4 major solutions to fight plastic pollution

It takes 1 second to make a plastic bag that is used for 20 minutes on average before being thrown away. It then takes 1,000 years for the bag to decompose if it’s discarded in the environment. Because time is running out for our planet, here are 4 great solutions to fight plastic pollution now!

“Only we humans make waste that nature can’t digest.”

So said oceanographer Charles Moore, who discovered the Great Pacific Garbage Patch in 1997.

Plastic is everywhere around us: 311 million tonnes of plastic were produced globally in 2014 and this figure should double in the next 20 years. Nearly half of this production is for single-use, meaning the object or packaging is discarded immediately after it accomplishes its purpose.

Of course, plastic is extremely useful: it’s a practical, lightweight, protective material that preserves our food. But its end-of-life poses major problems on a global level, particularly since less than a third of plastic waste is collected for recycling. This means that disposable plastic items and packaging usually end up in landfills or are incinerated. Due to their small size and consumption patterns, some of these plastic items are abandoned or discarded in the environment, with disastrous consequences on flora and fauna.

Plastic pollution currently represents a 7th continent six times the size of France. Nearly 150 million tonnes of plastic have accumulated in oceans since the 1950s, and 8 million tonnes are added every year—the equivalent of one tipper truck every minute.

Thanks to regulatory constraints and new consumer demands, manufacturers are (finally) making changes. Here are 4 great solutions to fight plastic pollution!

1- Reduce our plastic consumption

japan plastic overpackaging @plasticobsessedjapanThe Instagram account @plasticobsessedjapan denounces overpackaging

The first solution is obviously to reduce our plastic consumption wherever possible.

First, by avoiding overpackaging and choosing the “right” packaging needed to transport or preserve the product. We can also buy in larger quantities and avoid products that are overpackaged for marketing purposes.

When possible, we should also prioritise products packaged in the most ecological materials, or without packaging when they’re available in bulk.

2- Reuse the plastic

reusable plastic

France’s 2020 Anti-waste law (loi AGEC) has introduced new prohibitions on plastic products such as cotton buds, straws, and cutlery. This law includes regulations that ban certain disposable products—either made of plastic or another material—that are particularly problematic and/or can be easily replaced by reusable items.

One example is plastic straws, which are now available in stainless steel or glass that consumers can reuse.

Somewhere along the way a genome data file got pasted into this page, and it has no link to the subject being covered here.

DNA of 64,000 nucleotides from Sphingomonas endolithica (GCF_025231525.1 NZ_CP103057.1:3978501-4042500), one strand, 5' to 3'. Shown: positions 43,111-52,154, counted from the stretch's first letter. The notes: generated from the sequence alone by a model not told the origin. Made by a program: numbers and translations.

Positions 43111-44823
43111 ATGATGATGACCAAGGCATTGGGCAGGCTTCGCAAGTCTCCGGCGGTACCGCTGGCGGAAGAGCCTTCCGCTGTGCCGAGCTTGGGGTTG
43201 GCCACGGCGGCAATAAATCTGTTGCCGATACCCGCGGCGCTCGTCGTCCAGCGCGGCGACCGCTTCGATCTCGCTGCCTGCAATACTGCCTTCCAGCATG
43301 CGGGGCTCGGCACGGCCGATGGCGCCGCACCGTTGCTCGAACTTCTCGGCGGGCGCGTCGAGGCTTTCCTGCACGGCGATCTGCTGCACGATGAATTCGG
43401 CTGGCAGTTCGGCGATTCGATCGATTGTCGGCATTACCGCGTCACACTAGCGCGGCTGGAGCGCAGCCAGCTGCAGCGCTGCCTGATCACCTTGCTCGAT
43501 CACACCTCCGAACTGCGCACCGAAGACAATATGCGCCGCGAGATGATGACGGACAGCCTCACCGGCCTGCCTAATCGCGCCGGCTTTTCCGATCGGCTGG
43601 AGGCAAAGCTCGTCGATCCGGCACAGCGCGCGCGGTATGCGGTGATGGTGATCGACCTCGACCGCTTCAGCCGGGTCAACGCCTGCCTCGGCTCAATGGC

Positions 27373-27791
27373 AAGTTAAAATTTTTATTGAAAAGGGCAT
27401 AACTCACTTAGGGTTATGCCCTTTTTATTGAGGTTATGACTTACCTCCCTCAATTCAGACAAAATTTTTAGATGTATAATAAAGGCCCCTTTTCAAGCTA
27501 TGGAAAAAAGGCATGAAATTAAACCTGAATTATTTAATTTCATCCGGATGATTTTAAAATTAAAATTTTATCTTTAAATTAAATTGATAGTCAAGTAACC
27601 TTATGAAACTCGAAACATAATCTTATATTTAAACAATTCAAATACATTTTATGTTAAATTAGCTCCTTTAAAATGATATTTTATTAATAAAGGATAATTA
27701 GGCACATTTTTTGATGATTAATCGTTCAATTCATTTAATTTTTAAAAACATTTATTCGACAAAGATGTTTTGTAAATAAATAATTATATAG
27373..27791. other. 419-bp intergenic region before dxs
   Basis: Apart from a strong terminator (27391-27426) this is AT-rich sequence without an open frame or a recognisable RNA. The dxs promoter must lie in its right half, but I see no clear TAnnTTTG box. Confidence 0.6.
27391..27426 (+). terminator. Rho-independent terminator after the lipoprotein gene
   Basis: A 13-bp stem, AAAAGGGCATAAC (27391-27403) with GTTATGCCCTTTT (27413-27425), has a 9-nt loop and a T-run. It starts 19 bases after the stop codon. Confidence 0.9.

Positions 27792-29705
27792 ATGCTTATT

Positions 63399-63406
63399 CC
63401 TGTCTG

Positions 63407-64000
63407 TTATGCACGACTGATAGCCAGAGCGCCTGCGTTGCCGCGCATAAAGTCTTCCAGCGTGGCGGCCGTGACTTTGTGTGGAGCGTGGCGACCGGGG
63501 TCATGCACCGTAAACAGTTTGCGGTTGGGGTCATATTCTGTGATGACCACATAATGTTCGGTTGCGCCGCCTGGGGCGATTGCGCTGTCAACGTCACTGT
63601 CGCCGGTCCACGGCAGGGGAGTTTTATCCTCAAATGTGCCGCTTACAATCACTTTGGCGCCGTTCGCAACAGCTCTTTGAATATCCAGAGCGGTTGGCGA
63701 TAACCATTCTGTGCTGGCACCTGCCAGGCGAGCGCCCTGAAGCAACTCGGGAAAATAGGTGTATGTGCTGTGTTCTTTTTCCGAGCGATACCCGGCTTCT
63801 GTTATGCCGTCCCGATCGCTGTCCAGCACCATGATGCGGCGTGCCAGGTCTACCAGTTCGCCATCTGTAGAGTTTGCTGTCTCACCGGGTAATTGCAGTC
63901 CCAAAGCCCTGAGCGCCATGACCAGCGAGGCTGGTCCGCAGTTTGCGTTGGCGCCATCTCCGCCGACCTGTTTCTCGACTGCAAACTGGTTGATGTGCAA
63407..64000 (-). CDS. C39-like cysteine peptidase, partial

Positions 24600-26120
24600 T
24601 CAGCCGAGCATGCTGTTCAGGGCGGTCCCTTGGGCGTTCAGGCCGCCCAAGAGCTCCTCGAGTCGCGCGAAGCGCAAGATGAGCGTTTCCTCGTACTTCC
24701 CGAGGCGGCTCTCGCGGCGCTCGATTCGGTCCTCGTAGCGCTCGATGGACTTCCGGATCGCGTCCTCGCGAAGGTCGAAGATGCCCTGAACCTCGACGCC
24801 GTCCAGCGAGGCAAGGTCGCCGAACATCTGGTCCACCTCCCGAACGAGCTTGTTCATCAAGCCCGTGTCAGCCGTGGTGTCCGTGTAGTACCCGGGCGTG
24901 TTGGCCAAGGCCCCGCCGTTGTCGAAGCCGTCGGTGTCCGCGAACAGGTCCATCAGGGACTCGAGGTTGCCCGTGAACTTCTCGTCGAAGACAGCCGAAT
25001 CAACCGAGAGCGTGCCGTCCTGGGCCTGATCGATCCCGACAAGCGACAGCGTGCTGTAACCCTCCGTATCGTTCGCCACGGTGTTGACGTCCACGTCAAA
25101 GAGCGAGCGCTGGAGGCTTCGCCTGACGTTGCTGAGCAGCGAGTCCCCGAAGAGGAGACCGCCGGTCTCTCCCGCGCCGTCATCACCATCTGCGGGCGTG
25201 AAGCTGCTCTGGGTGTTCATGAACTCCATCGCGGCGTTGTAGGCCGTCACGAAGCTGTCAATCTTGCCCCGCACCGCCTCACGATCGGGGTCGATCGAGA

People can also rethink their daily habits in the workplace, with enclosed areas where staff can clean and reuse their mugs, water bottles, etc.

3- Recycle plastic

Recycle plastic

Recycling prevents the waste of natural resources and energy and ensures manufacturers have the raw materials they need.

The French government has set a target for 100% recycled plastics by 2025! Of course, individuals play a role by sorting their waste, while manufacturers choose what goes into their products.

Currently, 1.1 million tonnes of plastic packaging come onto the French market every year: 29% of plastic packaging is recycled, but if we exclude bottles and flasks, this figure drops to 5% (2019 citeo report).

It remains challenging to recycle multi-material products or those with multiple layers because it hard to separate materials. Even when people put these products in the “right” bins, they’re rejected by sorting centres and end up incinerated or landfilled. Researchers are looking into new techniques for separating and sorting materials using new sorting processes at the molecular or even atomic level. These ideas open us promising avenues for innovation.

4- Compost!

Composting in the city

Last but not least, composting is a new way to recover our plastic waste! The French Citizen’s Convention for the Climate recently encouraged the development of “compostable biosourced packaging”. This solution offers two advantages: it reimagines plastic’s end-of-life so it never becomes waste, and it replaces fossil-based packaging and products.

The Evanesto® additive makes it possible to transform plant-based plastic into compost, even at home, in less than 200 days—faster than fallen leaves.

By 2023, authorities will introduce a system to collect bio-waste at the source at the European level. This should encourage new sorting behaviours and allow soiled plastics that can’t be recycled to be turned into natural fertiliser.

While there is no miracle solution to the plastic crisis, reducing, reusing, recycling, and composting plastic are all complementary pieces of the puzzle that will allow us to end plastic pollution!



Le Figaro, “5 chiffres pour se convaincre de la nuisance des sacs plastiques’, 2014.

Ellen MacArthur Foundation, “The New Plastics Economy”, 2017. http://www.ellenmacarthurfoundation.org/publications.


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